Reasons an Employer might consider an “Over-qualified” candidate
At Key Corporate Services, it’s our business to match the right candidate to the right job.Generally speaking, an employer wouldn’t want to hire overqualified candidates; they may not be motivated to work in a “step-down” job, they may be bored quickly, they may be looking at this position as a temporary job, etc.
But, the reality is, there’s time when hiring an overqualified candidate can be a good move for a company. Taking a second look at a candidate who might be too good for your job might make sense in the following situations:
How long do you need them?
In some cases, hiring someone with a lot of experience can benefit your company even if they don’t stay very long. Consider positions where there is a high staff turnover rate, such as sales-based organizations. Or, other professional positions like IT or highly specific careers, hiring someone with a lot of experience can allow you to leverage an overqualified candidate while they’re working for you, leaving your company in a better position even if they eventually move on.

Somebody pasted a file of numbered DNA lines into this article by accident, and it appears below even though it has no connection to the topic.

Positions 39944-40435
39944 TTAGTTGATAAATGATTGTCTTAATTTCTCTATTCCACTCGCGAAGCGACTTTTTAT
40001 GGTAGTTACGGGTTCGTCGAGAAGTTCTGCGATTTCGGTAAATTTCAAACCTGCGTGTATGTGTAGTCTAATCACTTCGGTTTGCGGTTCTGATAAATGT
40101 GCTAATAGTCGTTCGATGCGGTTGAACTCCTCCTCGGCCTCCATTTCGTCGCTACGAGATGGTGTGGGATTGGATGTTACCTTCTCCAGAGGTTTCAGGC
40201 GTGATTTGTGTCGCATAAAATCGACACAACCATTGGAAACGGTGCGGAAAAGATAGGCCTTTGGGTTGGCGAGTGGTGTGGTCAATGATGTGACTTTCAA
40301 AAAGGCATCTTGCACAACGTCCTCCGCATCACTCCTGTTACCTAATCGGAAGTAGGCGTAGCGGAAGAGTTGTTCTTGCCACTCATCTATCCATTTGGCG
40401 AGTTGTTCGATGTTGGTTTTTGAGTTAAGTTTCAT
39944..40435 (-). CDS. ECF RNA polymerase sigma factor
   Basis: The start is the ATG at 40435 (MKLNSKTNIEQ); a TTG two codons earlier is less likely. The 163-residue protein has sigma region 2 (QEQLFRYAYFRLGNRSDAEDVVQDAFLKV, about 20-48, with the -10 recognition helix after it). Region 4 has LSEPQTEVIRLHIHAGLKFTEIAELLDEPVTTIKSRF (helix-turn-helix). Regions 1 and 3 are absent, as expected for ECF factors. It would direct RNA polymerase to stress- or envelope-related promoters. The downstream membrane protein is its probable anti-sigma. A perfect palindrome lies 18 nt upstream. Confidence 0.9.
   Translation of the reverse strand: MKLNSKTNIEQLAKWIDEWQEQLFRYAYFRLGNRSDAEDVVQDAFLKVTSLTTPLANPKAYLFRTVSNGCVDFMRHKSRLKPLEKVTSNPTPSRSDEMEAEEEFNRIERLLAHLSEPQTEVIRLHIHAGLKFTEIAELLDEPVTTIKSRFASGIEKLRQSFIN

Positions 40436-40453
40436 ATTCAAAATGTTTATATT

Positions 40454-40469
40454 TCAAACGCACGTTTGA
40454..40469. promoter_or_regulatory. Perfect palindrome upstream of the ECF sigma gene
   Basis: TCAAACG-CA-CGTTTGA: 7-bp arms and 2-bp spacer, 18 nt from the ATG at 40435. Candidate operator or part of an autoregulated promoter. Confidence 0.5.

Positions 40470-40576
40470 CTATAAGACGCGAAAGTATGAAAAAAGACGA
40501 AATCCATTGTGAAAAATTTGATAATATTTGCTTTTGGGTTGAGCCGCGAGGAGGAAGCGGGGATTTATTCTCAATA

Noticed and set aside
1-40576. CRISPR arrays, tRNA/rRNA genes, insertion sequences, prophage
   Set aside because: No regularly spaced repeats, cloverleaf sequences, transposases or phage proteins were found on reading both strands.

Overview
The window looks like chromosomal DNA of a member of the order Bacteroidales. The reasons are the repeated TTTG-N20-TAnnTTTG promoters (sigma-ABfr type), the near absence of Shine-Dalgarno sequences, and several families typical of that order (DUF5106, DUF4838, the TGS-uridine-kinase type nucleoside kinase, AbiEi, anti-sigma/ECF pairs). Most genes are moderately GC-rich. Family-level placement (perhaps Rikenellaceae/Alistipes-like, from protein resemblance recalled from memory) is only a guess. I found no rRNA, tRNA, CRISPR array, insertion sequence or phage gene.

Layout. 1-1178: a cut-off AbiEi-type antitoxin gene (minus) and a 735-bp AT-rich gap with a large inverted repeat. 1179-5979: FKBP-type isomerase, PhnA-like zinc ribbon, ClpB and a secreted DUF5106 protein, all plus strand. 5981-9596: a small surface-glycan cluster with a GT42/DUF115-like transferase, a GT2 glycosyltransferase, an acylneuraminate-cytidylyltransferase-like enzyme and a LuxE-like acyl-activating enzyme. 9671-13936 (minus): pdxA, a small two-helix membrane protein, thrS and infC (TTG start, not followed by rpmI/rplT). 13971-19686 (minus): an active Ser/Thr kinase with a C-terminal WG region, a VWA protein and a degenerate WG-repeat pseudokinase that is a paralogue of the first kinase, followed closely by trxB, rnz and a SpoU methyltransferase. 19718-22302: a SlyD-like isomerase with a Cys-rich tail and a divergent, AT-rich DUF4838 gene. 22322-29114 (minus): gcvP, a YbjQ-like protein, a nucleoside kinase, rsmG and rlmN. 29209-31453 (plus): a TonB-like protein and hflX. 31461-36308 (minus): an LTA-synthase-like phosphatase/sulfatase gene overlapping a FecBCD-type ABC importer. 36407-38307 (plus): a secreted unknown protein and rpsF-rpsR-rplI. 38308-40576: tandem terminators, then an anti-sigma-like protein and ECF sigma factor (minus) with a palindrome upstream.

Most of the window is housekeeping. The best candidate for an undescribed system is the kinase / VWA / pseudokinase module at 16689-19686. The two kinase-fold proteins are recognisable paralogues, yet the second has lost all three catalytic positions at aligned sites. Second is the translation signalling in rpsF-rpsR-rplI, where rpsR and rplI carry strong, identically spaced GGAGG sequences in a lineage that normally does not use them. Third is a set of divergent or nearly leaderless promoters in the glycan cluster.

Is the candidate passionate about your company?
At Key Corporate Services, we’ve seen it before. A candidate, seemingly overqualified, is hired by a company and ends up being a fantastic employee exceeding expectations. Why? It’s because the employer recognized the real value of “the right attitude” in the candidate. A candidate who shows passion about the challenges offered by the position can trump concerns about being overqualified.
Would you hire the candidate without their experience?
What this really boils down to is determining, apart from the experience level, the culture fit of the candidate. Ask yourself, what kind of person do you want on your team? Does this candidate hold similar values to the company? Are they going to be a team player who will get along well with your current staff? It can work out well to hire an overqualified candidate who’s a good cultural fit.
What are the candidate’s goals?
Whatever version of the standard “where do you see yourself in five years” interview question you use, pay attention to the overqualified candidate’s response. Spend some time discussing their future goals, and think about whether your company can offer a solid path that will help them achieve those goals.
There are many reasons an overqualified candidate might not work out, but excluding the possibility of hiring someone who’s more than qualified could rob your company of a valuable opportunity.
If your company is looking to develop a long-term strategic partnership with a leading executive search firm, give us a call.
At Key Corporate Services, our specialists tailor the executive search and recruitment process to the specific needs of our clients.
From The Key Corporate Services Blog Team